Mutual Life

  1. Sometimes there’s a person who pretends to be talking
  2. to another person or maybe he’ll just pretend to be
  3. talking to an idea or object as if it were a person
  4. but in truth he’s not really talking to anyone or
  5. thing—he’s not even talking to himself, he’s only
  6. writing. We pretend not to notice. Sometimes who writes
  7. writes that he hasn’t been able to write much lately
  8. and that it’s only with great difficulty he is able to
  9. write this now. He writes he holds the personification
  10. of his drive or his capacity to write responsible for
  11. all the recent difficulty, addressing his complaint
  12. to the personification directly, asking how could she
  13. be so wanton, cruel, how could she vanish like that
  14. when there was still so much work to do, work he can’t
  15. imagine getting on with without her hand in his.
  16. The personification can’t respond independent of
  17. the writer who in turn can’t articulate her response
  18. unless she lets him. The faint mechanical clicking
  19. that falls between thoughts as if to link them together
  20. only seems to. The tension between the two repels
  21. but magnetizes. This makes things a little awkward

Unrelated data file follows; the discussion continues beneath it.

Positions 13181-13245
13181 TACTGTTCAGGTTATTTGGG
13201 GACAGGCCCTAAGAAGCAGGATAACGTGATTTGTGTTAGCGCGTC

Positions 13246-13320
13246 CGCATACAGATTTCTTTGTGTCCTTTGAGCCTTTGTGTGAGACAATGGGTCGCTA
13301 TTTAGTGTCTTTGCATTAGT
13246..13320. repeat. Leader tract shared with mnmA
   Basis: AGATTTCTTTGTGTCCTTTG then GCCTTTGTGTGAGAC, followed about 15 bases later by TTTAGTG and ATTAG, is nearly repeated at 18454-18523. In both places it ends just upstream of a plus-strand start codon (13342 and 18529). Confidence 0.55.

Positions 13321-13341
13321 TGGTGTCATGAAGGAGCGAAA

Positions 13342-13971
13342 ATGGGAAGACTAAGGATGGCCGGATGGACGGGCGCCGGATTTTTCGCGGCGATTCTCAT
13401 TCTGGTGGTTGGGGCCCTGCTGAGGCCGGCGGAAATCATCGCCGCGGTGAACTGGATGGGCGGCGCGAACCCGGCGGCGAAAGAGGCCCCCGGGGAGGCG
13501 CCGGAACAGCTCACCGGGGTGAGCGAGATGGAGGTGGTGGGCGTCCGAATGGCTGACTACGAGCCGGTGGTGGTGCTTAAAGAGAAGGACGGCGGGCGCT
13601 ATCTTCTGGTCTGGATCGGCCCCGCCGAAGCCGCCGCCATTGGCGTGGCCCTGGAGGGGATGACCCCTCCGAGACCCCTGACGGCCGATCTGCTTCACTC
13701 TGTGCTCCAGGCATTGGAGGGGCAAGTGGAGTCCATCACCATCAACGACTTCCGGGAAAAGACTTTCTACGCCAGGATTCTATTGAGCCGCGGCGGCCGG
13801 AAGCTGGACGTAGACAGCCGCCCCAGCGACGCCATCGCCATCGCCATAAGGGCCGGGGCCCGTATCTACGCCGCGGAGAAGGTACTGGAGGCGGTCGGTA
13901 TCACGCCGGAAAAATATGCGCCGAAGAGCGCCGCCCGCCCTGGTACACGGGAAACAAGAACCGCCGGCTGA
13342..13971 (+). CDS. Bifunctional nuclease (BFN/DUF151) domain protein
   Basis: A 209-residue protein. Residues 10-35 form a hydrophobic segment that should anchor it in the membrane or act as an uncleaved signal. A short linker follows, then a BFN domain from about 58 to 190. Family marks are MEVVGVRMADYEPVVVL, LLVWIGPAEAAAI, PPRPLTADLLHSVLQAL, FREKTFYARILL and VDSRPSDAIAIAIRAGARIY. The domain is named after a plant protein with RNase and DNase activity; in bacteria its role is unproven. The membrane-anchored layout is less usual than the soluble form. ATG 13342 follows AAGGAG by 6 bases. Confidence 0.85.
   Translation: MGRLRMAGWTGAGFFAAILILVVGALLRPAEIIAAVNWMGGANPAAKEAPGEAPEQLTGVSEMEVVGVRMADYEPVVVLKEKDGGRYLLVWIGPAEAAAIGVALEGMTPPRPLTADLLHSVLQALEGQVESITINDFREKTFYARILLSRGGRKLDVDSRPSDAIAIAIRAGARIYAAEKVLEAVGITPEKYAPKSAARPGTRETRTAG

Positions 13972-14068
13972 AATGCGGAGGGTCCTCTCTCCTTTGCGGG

22. for the rest of us. There must be some tight bungalow
  23. he thinks where the personifications go to smash
  24. against each other, testing out boundaries to come
  25. to know themselves better but then they just get too
  26. ridiculous with it, he can see it now—how they stretch
  27. out so indiscriminately that by the time they’re up
  28. for coming back they’re not what we want anymore.
  29. Or not a bungalow so much as a kind of brown-scented
  30. common area that our figments nest in temporarily
  31. to pursue the material fantasies we hatch for them.
  32. Is that even possible? Either way, the one who writes
  33. pretending to speak to one who isn’t wants to honor
  34. the particular beauty of what is, knowing all the while
  35. beauty fades in tiny increments and sometimes even